While digging deep underground as part of the construction of Istanbul’s intercontinental commuter train the Marmaray, a collection of cat bones was the last thing one team of municipal employees expected to find.
Over the course of 10 years of digging, which commenced in 2004, workers had, of course, come across dozens of animal bones, but these skeletal remains stood out from the rest. Were these skeletons in the closet from Byzantine times? Or were they not as sinister as they seemed?
To shed light on the mysterious burials and put conspiracy theories to rest, researchers from Istanbul University-Cerrahpaşa's (IUC) Veterinary Faculty took some of the remains in for closer examination at labs in the school's Avcılar campus.
The teams revealed two important pieces of historical information: That there was a vicious battle between the papacy and cats that resulted in a sort of medieval purge of the creatures, and that the Byzantines actually went against this order and chose to protect them.
Osteoarchaeologist professor Vedat Onar said their findings showed that cats that lived in Istanbul (or Constantinople, as it was known at the time) during the Byzantine era lived in pretty good conditions compared to those in Europe and had no pathological disorders. The bones, it seems, were most likely there because it was a designated burial site.
The head of the Department of Veterinary Medicine History and Deontology, professor Altan Armutak, who also took part in the study, said their research led them to fisheries. They discovered that in the Byzantine era in Istanbul, especially in and around Kumkapı, Yenikapı and Aksaray, there were many fishmongers who fed the strays that couldn't resist the enticing smell of the fresh fish of the Bosporus.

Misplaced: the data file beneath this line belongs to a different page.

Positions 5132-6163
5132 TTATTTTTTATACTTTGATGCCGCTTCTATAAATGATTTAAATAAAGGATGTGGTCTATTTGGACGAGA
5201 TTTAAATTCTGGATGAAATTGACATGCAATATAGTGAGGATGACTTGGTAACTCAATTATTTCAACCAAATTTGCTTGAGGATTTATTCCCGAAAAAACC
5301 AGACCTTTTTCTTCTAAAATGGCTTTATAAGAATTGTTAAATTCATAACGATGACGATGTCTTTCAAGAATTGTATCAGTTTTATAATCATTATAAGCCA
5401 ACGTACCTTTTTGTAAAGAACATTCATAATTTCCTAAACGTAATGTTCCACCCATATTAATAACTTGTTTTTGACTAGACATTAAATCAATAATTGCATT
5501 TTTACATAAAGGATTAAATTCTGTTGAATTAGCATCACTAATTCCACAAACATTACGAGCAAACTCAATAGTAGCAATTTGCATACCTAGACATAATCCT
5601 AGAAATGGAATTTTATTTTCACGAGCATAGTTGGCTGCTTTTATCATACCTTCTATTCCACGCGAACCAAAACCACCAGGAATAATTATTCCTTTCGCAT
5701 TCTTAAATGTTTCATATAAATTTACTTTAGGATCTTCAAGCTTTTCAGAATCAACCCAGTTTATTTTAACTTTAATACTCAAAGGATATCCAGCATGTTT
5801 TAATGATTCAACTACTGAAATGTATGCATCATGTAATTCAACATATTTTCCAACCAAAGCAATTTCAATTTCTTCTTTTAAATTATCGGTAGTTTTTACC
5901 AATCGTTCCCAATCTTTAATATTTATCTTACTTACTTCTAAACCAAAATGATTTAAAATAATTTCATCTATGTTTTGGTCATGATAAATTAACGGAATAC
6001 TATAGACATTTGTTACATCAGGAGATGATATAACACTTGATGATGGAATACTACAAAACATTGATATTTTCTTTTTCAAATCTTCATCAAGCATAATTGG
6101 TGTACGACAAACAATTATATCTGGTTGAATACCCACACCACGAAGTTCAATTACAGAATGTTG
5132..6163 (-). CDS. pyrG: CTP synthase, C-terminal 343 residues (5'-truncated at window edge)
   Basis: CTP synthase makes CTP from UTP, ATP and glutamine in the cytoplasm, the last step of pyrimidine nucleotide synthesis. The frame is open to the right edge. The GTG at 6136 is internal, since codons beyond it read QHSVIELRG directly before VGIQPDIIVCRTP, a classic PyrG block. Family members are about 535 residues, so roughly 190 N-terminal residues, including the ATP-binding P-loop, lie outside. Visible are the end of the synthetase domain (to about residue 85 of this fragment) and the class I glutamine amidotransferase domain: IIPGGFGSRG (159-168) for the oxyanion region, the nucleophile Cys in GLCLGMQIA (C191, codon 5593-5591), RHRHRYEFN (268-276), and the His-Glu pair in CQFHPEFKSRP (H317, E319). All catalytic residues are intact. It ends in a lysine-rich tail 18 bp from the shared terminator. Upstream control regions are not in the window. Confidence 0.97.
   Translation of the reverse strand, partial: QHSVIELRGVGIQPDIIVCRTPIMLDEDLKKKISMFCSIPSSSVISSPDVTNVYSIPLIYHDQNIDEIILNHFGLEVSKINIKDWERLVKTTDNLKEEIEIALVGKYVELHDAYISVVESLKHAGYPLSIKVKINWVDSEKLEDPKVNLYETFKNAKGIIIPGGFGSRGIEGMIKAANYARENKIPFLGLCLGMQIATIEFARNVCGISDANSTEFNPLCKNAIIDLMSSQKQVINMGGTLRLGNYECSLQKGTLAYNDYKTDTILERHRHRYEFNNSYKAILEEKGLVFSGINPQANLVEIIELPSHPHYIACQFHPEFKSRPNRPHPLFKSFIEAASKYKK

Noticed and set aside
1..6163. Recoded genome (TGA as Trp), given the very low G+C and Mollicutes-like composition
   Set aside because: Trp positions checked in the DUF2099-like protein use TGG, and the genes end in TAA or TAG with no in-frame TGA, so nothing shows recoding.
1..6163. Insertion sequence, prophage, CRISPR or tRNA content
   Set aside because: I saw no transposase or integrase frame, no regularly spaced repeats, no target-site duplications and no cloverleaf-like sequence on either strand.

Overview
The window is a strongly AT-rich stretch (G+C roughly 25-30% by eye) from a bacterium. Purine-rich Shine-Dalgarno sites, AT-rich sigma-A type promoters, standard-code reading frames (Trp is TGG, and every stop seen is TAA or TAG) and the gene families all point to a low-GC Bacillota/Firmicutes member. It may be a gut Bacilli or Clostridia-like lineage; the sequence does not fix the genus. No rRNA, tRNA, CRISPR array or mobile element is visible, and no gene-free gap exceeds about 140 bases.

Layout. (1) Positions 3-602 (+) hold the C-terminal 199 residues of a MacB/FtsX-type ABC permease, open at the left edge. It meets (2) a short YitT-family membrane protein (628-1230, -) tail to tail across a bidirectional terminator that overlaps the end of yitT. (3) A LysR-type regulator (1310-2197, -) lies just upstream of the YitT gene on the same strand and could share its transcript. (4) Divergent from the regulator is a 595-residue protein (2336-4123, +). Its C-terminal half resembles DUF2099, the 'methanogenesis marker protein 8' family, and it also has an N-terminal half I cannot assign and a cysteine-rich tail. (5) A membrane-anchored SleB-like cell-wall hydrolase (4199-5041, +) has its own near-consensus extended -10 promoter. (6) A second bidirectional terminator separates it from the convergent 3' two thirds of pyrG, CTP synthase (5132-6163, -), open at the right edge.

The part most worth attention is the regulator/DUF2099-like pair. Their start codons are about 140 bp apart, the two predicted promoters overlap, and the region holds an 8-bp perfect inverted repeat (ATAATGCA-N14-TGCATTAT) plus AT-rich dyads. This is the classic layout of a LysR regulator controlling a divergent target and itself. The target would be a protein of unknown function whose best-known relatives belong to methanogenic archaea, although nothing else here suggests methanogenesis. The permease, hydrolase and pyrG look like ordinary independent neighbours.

“Actually in those times, there was an aggressive attitude in Europe toward felines, which we trace back to the beginning of the 11th century. A papal decree issued at the time declared cats as harmful creatures on the grounds they were hell's earthly representatives and in league with the devil. In this period, we also witness the burning of thousands of cats across Europe. Accused of practicing witchcraft, old ladies were burned at the stake inside bags stuffed with cats. We also see (from historical accounts and evidence) that cats were put into bags, beaten with sticks and then hung on tree branches to be burned from below, with people believing that the cries of cats warded off the devil himself."
Armutak says the period marked a deeply shameful one in human history: "There were practically no cats left in Europe and unfortunately, as a result, the number of rats multiplied and a series of deadly plague outbreaks occurred between the years 1300 and 1500. Cats, in a way, were insurance against the plague. The plague could not spread unless rats get a hold of human food."
Pope Gregory IX’s infamous first decree, the "Vox in Rama" ("Voice in Rama") even made it obligatory that cats be exterminated on sight. The papacy based its order on the ignorant notion that the tapetum lucidum, the layer of tissue in cats' eyes that makes them look as though they glowed at night, occurred because "the devil was looking at the world at night through their eyes," Armutak explained.
"We see that the Byzantine merchants who descended to the south and were in constant contact with Syria kept cats as pets, fed them and saw that they kept the mice away. As a result, we see an empire that turned its back on Europe. The cat skeletons found in excavations clearly reflect this. Unlike Europe, cats in Byzantium were cared for and fed at homes and in shops. ... (This is also why) there weren't plagues that lasted months and years in Byzantine lands," he said.
Armutak says this apparent breakaway was likely due to the influence of Islamic culture, and in particular, the Prophet Muhammad's animal-loving nature and efforts to protect their welfare. Cats are considered the "quintessential pet" by Muslims.
Pointing out that the prophet had his own furry friend named Muezza, Armutak said his love for cats and animals, in general, was adopted by Arabs and became more ingrained in culture and tradition during the Rashidun era. Arab trade caravans and warriors who traveled to the north brought along with them many cultural norms, phrases and items related to their love of cats, which contributed to a change of heart in the Byzantines.